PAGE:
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The Thursford Christmas Spectacular

The Thursford Christmas Spectacular

My first thought when invited to attend The Thursford Christmas Spectacular was…can it really be that spectacular? Some of the very worst things describe themselves with a superlative. So I was curious.

But over the years I had heard good reports about Thursford from a few acquaintances who spoke of how extraordinary it was, how difficult it was to get tickets and how they would love to go again. I was curious.

The Thursford Collection, in a very rural Norfolk setting, was developed by a farmer with a love of traction engines and other farming machinery. Over the years the site has created special and rather fine buildings to house this collection, together with related shops and eateries. In 1977 John Cushing – the show’s producer and director –  had the idea to put on a Christmas show and the Spectacular was born.

It now runs from early November until Christmas, with, notably, booking for the next year starting just before this year’s show ends its run.

It’s a very big show in all sorts of ways.

The auditorium is situated in one of the huge exhibition halls – some of the traction engines, paintwork gleaming, brasswork glistening in the Christmas lights, at its edge. A beautiful fairground carousel (used sparingly in the show) is in the corner, leading the eye directly to the extraordinarily wide but relatively shallow stage.

That sort of stage could be a problem but Thursford does not do things by halves. The cast includes 55 singers and 22 dancers. An orchestra of 28 musicians occupies the stage throughout the second half of the show – with enough room for the rest of the company!

For those expecting ‘The First Noel’ as a starter there is a surprise when two pipers in full rig enter from the rear of the auditorium to ensure a lively start. What follows is a variety show featuring song, dance, song and dance, orchestral pieces and  speciality acts – a comedian, jugglers, acrobats, the Thursford Wurlitzer organ and a cyr wheel artist. The show’s programme lists no less than 33 items in two acts – all topped off by an extraordinary and totally unexpected event during the finale.

The songs are a mix of carols, songs from the shows and others. The carols were beautifully arranged and, like other songs put into medleys – nothing lasted too long, which I think was a good judgement. The quality of singing and presentation is very,very good and the singers’ visits to the auditorium in procession for the carols make this something special. I especially liked the a cappella rendering of I Want to Hold Your Hand and very funny Christmas Can-Can but all of the singing is top rate.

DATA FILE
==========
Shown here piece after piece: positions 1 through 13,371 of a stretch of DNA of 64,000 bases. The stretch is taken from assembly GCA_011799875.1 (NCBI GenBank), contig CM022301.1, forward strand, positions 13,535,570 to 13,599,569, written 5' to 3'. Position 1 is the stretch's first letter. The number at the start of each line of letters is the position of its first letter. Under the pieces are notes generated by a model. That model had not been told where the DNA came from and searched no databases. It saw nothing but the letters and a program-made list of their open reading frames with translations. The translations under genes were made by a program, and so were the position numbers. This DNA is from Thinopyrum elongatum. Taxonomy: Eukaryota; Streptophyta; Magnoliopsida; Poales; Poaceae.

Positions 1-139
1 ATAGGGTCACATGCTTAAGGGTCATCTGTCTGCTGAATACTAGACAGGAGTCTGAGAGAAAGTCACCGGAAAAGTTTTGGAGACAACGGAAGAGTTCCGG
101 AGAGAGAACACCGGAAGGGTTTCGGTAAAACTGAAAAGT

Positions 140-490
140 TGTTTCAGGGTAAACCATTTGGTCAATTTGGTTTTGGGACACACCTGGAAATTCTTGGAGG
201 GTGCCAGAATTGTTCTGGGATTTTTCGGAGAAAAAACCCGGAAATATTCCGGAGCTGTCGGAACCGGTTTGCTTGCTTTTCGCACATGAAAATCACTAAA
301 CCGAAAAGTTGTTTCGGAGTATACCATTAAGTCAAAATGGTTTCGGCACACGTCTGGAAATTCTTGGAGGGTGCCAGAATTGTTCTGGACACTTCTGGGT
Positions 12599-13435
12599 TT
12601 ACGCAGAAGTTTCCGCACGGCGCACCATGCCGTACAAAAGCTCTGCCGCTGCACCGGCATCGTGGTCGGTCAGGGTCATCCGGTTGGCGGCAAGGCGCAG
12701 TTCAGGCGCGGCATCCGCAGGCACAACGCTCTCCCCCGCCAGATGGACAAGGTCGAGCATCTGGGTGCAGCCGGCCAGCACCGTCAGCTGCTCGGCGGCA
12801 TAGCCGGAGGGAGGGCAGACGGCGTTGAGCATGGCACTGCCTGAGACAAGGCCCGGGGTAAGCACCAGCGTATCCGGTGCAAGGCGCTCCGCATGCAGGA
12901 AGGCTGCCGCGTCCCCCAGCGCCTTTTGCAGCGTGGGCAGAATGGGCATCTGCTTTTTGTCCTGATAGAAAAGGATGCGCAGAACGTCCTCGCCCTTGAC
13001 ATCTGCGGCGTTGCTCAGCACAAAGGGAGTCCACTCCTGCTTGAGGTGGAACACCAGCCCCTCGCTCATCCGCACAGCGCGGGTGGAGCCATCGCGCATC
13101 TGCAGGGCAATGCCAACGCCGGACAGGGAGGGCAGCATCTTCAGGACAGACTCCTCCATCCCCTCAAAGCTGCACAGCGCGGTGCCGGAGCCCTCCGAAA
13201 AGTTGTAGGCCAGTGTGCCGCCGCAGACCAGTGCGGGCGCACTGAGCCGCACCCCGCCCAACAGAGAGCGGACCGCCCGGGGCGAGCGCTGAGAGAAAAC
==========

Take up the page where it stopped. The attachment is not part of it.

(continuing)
As with the singers, choreographer, Tracey Iliffe makes maximum use of her very talented girl dancers who perform some numbers as a troupe and others with the singers – numbers from It’s De-Lovely (100% showgirl, complete with fans – a real challenge) and an exotic, oriental, interpretation of Bolero impressively done.

Those looking for songs from the West End won’t be disappointed…Blow Gabriel Blow, Be My Guest, All That Jazz, Lambeth Walk and White Christmas all feature as big production numbers with all hands on deck to wonderful effect!

I also have to make mention of the monologues, Toast (about a Duchess of Devonshire’s joyous discovery of electric toasters and sliced bread) and the drunken Christmas Cake Recipe. Funny and well done.

Not forgetting the orchestra, brilliantly led by Ben Ellin. Hidden and working hard behind the scenes in the first act but allowed to join the party for the second, Duelling Violins and Dominique being highlights for me. And it was a rare treat and a privilege to be able to hear and see Phil Kelsall play the Wurlitzer organ.

Deep breath … as if that were not enough the whole is interspersed with other, speciality acts. Delfina and Bartek show their acrobatic skill; I felt their second set, performed with no equipment at all and relying simply on counterbalance was beautiful and breathtaking – as the many gasps from the audience proved. Bibi and Bichu juggle fast and furious to Perpetuum Mobile and Billy George demostrates huge skill on the cyr wheel – which had to be seen to be believed.

Completing the picture is Kev Orkian, who I could write a whole review about. An Armenian comedian Kev  is, simply, a very funny man. Playing on his underdog ‘immigrant’ status – but never demeaning himself for a cheap laugh – Kev was a real treat. Clever, with the ability to get the audience on his side almost as soon as he took the stage, he was also compere. And, a very accomplished pianist, Kev also uses this to fine effect – I loved his attempt to copy the Elton John scratched CD the ‘management’ had given him to learn from and the ‘missing page of music’ gag was priceless!

The whole show was sumptuously costumed (commendations to the costume department and wardrobe staff – with all those costume changes backstage must be so busy!), well-lit with an excellent sound balance between the orchestra and the singers (not always the case in even the best West-End productions).

What a show!

Your correspondent is pleased to report that The Thursford Christmas Spectacular is indeed nothing less than…spectacular.